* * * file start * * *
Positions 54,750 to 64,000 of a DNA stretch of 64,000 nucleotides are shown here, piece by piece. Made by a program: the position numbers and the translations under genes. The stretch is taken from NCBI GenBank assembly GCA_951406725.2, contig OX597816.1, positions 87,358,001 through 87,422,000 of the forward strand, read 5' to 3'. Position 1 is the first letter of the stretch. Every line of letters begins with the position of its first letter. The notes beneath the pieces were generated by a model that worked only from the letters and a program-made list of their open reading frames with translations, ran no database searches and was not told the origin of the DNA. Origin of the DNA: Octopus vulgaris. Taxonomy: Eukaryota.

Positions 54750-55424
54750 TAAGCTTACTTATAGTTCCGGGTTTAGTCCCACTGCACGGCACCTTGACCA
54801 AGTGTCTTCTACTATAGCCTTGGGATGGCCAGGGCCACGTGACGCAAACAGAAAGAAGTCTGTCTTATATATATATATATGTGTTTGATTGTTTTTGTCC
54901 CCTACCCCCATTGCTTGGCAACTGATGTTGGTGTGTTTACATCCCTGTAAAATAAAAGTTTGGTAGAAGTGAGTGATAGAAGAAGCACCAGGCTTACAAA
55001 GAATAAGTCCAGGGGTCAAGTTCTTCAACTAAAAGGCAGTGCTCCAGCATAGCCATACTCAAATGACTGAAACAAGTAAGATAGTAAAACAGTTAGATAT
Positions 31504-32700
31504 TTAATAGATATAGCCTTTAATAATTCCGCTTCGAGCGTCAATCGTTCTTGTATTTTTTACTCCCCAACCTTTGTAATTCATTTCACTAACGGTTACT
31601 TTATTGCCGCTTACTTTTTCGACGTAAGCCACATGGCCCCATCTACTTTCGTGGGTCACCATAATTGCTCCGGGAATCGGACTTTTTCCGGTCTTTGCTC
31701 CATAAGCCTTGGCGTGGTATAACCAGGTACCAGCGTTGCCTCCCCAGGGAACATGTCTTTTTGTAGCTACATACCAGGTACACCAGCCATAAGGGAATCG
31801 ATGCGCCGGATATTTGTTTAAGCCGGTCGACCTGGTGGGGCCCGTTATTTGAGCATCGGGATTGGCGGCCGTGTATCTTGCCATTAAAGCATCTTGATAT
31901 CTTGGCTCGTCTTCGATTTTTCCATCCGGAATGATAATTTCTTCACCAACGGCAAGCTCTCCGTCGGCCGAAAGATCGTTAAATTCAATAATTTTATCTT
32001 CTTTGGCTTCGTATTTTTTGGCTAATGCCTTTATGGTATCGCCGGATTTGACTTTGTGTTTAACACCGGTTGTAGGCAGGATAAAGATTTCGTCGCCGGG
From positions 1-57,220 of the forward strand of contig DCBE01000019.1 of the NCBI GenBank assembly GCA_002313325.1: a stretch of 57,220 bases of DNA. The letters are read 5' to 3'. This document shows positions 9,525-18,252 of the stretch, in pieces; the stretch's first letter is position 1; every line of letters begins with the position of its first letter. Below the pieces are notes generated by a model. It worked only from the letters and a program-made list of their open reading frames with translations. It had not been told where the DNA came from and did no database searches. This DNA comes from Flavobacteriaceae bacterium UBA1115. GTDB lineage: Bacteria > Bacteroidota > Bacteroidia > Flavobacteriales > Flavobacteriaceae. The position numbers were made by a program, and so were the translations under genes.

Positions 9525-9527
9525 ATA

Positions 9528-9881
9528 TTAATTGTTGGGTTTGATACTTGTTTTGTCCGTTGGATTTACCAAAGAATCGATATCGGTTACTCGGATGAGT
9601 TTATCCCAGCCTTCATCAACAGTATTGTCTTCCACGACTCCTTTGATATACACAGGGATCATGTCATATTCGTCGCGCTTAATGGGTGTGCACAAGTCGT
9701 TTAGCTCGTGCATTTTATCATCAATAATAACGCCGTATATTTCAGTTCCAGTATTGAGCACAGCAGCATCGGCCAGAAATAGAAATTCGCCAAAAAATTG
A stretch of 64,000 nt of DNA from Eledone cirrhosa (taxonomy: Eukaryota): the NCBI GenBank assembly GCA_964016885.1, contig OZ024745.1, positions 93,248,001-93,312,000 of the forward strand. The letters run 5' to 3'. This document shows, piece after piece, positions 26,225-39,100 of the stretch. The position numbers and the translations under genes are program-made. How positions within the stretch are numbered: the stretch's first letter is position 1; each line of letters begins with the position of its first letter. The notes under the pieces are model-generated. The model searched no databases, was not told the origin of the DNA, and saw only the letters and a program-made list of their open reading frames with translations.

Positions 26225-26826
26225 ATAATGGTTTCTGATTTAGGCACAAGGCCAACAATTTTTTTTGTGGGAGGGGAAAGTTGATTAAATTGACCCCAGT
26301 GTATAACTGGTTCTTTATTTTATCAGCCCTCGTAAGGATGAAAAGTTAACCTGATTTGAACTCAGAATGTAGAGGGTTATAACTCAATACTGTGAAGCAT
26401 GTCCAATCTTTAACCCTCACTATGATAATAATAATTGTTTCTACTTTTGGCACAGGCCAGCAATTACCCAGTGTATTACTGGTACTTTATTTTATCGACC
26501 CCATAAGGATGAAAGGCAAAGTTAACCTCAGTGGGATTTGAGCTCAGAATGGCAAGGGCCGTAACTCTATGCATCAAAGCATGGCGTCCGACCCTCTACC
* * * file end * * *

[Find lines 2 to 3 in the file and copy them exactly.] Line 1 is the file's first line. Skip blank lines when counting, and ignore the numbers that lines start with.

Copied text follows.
Positions 54750-55424
54750 TAAGCTTACTTATAGTTCCGGGTTTAGTCCCACTGCACGGCACCTTGACCA